Belfast Telegraph

Friend's tearful tribute to Ulster mum Comrie Cullen stabbed to death in Australia

By Rebecca Black

A friend of a Co Down woman found stabbed to death in Australia has spoken tearfully of her warmth and kindness.

Bangor-born mother-of-three Comrie Cullen was discovered by members of the public on Wednesday slumped beside a car in a remote car park at an angling club on the outskirts of Sydney, just a few miles from her home.

Her estranged husband Christopher Cullen was later discovered by police walking in a nearby mangrove swamp with self-inflicted wounds to his arms and chest.

Mrs Cullen had left her husband last October and in November had been granted a restraining order by the courts.

Last night he remained under police guard in hospital. New South Wales Police said they were investigating the incident and were liaising with the PSNI.

Mrs Cullen's family are understood to be travelling from Bangor to Sydney to take care of the couple's three children aged five, seven and 11.

Speaking from Australia yesterday, friend Renee tearfully recalled her beauty therapist friend and the shock at her death.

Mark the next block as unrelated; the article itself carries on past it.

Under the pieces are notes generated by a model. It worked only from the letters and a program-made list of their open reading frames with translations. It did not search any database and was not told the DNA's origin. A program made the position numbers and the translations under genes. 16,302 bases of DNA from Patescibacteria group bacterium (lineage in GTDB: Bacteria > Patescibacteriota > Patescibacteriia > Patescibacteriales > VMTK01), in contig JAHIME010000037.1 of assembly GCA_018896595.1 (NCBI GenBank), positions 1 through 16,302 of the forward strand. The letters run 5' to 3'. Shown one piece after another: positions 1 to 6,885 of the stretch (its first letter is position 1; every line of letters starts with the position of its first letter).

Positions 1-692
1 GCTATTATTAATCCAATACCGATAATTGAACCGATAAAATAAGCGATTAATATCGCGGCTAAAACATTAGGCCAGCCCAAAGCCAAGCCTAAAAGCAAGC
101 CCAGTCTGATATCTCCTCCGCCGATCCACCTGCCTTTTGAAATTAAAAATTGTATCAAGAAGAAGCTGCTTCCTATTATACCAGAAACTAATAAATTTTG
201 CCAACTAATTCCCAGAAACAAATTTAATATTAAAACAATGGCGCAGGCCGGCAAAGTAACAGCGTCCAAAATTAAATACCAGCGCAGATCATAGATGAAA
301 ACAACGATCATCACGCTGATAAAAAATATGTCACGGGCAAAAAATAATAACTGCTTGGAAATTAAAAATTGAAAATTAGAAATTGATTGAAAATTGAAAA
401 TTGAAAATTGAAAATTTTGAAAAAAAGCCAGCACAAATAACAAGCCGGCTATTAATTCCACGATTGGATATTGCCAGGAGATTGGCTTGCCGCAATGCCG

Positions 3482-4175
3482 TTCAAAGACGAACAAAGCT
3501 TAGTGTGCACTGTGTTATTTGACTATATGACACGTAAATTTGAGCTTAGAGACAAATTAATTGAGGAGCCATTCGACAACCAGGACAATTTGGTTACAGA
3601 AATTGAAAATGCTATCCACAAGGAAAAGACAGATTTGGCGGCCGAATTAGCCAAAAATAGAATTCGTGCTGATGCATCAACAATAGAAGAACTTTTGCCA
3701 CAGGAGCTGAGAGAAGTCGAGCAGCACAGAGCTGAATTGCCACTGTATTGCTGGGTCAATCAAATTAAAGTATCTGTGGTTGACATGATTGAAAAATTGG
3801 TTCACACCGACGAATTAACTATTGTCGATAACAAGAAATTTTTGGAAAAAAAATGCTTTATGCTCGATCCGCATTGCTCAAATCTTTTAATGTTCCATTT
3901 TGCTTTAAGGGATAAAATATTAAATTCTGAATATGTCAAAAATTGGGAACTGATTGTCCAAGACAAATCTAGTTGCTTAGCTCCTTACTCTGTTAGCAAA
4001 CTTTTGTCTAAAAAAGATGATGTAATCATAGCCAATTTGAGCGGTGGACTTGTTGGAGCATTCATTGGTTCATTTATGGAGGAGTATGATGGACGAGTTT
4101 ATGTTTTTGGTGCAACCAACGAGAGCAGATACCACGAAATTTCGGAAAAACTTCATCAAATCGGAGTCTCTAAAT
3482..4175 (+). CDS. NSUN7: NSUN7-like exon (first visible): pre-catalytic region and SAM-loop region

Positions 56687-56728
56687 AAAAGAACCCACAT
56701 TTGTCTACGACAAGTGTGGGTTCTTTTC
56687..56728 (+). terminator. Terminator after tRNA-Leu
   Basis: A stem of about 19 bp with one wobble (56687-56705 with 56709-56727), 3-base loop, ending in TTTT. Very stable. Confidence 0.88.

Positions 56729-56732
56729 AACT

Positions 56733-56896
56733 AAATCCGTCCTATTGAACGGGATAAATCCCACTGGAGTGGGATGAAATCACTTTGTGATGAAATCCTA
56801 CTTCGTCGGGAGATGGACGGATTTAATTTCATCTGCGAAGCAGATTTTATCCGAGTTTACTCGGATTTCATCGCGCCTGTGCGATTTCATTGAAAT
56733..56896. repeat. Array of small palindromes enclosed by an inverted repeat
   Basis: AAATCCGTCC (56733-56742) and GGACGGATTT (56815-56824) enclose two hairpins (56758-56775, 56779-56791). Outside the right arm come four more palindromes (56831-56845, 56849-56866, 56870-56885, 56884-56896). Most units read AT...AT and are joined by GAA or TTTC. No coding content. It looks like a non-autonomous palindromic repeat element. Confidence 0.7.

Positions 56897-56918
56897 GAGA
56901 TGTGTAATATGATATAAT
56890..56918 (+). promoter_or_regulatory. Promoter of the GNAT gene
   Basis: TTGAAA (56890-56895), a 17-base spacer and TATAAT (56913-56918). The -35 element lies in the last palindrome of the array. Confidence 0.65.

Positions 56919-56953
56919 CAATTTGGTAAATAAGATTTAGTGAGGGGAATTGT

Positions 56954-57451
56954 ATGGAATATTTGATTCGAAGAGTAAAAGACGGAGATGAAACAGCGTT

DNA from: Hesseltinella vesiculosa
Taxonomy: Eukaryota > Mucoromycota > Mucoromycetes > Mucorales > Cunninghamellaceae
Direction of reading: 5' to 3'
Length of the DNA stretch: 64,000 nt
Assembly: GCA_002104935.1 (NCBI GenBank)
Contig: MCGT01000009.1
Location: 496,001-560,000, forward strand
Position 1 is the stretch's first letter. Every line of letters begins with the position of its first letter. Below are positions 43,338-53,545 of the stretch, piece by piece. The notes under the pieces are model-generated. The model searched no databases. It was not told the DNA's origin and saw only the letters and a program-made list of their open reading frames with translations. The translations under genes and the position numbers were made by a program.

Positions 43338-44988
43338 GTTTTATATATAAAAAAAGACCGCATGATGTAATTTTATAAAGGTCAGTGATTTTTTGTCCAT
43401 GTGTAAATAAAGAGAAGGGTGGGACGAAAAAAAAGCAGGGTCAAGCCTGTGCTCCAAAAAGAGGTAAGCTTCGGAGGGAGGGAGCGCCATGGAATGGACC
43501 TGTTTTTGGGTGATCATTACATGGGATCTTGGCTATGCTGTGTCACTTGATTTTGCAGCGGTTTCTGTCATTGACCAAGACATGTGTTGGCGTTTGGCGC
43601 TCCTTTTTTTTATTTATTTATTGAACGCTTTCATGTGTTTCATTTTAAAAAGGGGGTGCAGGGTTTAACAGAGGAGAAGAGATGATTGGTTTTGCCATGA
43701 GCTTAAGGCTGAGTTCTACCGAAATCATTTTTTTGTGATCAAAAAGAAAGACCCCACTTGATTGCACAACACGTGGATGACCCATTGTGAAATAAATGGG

She described Mrs Cullen as "very, very welcoming and engaging", and said her children have been "robbed".

"Within moments of knowing Comrie she would be shining about her children and so we found common ground very quickly, discussing education, preschools, what our plans were for our children and delight in exchanging stories about them," she told the BBC.

"She was a very, very welcoming and engaging person, very kind and sweet.

"Going through circumstances in my own personal life, I can remember times when I had felt distressed, and she was just so warm and intuitive, and would immediately have had her arms around me saying genuine words of comfort. She was just a lovely, lovely kind of person.

"I was always left with the impression of how fortunate her children were."

Renee said the area had been shocked and horrified by the incident.

"This is a place we would be driving past every day in our travels," she said.

"So when we heard a woman had been found in the circumstances that she had been it was shocking, people were talking about it locally everywhere. It wasn't until just hours ago I was sitting at home and someone sent me a link to the story, then I saw her face, I could not explain, I know this person's voice, the sound of her laughter, her accent, the way she would pronounce her children's names. It was just overwhelming to take in that it was actually her.

"My first thought was for her children, then the beautiful person I had known. Her children have been robbed."

Belfast Telegraph


From Belfast Telegraph